The future of our SMEs should then consider innovation as the key. Thanks to Zimbabwe Higher and Tertiary Education drive towards Education 5.0 where incubation for innovation and industrialisation is reshaping the landscape.

In conclusion, there is need for our enterprising businesses to consult more in their area and keep ahead of time.

Remembering that people by brands not products/services yet performance of the branded offerings also influence purchasing decision.

We should then strike a balance as it is no longer business as usual in the VUCA environment. 

As an entrepreneur, you must continually be aware of consumer trends and be receptive to ideas that originate in industries outside of traditional marketing.

It's a good idea to try out new things and take some risks right now. When required, don't be scared to consider revamping businesses and brands.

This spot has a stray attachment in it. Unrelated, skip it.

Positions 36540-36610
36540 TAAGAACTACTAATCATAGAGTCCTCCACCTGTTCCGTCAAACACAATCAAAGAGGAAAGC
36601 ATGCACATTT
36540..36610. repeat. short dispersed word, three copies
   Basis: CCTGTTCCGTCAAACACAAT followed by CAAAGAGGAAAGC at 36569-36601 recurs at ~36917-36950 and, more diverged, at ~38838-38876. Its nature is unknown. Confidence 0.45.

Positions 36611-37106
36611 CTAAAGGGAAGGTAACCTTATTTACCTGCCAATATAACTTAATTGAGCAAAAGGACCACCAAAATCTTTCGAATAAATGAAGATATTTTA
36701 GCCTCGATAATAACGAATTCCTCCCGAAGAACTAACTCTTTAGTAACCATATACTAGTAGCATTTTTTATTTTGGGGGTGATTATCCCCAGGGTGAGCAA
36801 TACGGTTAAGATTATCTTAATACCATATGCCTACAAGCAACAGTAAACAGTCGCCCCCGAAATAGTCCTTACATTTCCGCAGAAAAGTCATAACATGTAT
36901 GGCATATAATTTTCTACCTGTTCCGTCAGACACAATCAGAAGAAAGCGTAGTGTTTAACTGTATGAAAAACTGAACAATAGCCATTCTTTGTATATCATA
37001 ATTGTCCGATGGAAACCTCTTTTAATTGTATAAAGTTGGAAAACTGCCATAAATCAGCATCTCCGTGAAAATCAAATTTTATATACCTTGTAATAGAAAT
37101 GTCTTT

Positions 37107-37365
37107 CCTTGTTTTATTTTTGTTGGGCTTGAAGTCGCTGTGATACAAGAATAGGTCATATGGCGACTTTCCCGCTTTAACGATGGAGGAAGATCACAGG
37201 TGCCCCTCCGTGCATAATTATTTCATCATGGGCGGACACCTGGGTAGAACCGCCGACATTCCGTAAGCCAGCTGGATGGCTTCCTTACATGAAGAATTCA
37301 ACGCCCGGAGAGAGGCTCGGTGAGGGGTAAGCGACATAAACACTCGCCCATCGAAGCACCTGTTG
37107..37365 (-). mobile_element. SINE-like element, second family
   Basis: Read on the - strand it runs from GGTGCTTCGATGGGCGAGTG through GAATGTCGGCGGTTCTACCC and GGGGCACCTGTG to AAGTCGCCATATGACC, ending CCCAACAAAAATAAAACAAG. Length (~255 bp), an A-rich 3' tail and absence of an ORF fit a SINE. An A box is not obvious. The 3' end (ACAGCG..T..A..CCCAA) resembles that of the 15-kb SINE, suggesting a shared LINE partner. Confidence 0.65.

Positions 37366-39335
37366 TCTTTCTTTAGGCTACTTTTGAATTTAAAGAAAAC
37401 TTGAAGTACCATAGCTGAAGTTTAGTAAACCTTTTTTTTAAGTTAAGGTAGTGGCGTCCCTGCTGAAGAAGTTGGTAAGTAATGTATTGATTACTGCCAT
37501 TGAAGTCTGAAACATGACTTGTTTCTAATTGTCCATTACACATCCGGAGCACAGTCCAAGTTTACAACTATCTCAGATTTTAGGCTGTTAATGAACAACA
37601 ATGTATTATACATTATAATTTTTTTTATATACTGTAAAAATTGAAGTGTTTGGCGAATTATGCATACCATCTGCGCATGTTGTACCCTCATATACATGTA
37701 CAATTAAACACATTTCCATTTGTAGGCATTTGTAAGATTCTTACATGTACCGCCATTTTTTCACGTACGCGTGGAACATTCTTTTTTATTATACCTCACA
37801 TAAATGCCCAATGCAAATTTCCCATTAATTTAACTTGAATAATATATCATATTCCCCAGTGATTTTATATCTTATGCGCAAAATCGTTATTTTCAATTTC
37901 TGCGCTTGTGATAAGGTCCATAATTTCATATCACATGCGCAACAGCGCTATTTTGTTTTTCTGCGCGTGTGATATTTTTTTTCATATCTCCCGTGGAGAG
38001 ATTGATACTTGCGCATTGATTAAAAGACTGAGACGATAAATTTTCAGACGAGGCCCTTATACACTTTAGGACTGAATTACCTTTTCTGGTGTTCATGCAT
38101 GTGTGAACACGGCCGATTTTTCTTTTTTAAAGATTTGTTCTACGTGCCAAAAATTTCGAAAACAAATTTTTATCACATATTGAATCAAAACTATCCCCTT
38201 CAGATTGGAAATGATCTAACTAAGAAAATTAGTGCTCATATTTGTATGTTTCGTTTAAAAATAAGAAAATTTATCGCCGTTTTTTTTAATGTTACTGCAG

• Dr Farai Chigora is a businessman and academic. He is the head of Business Science at the Africa University’s College of Business, Peace, Leadership and Governance. His doctoral research focused on Business Administration (Destination Marketing and Branding Major, Ukzn, SA). He can be contacted for feedback at [email protected], WhatsApp mobile: +263772886871.
  • Dr Tabani Moyo is a doctor in Business Administration (Research focus on new media and corporate reputation management, UKZN),  Chartered Marketer, Fellow CIM, Communications and Reputation Management expert based in Harare. He can be contacted at [email protected]  @TabaniMoyo (Twitter)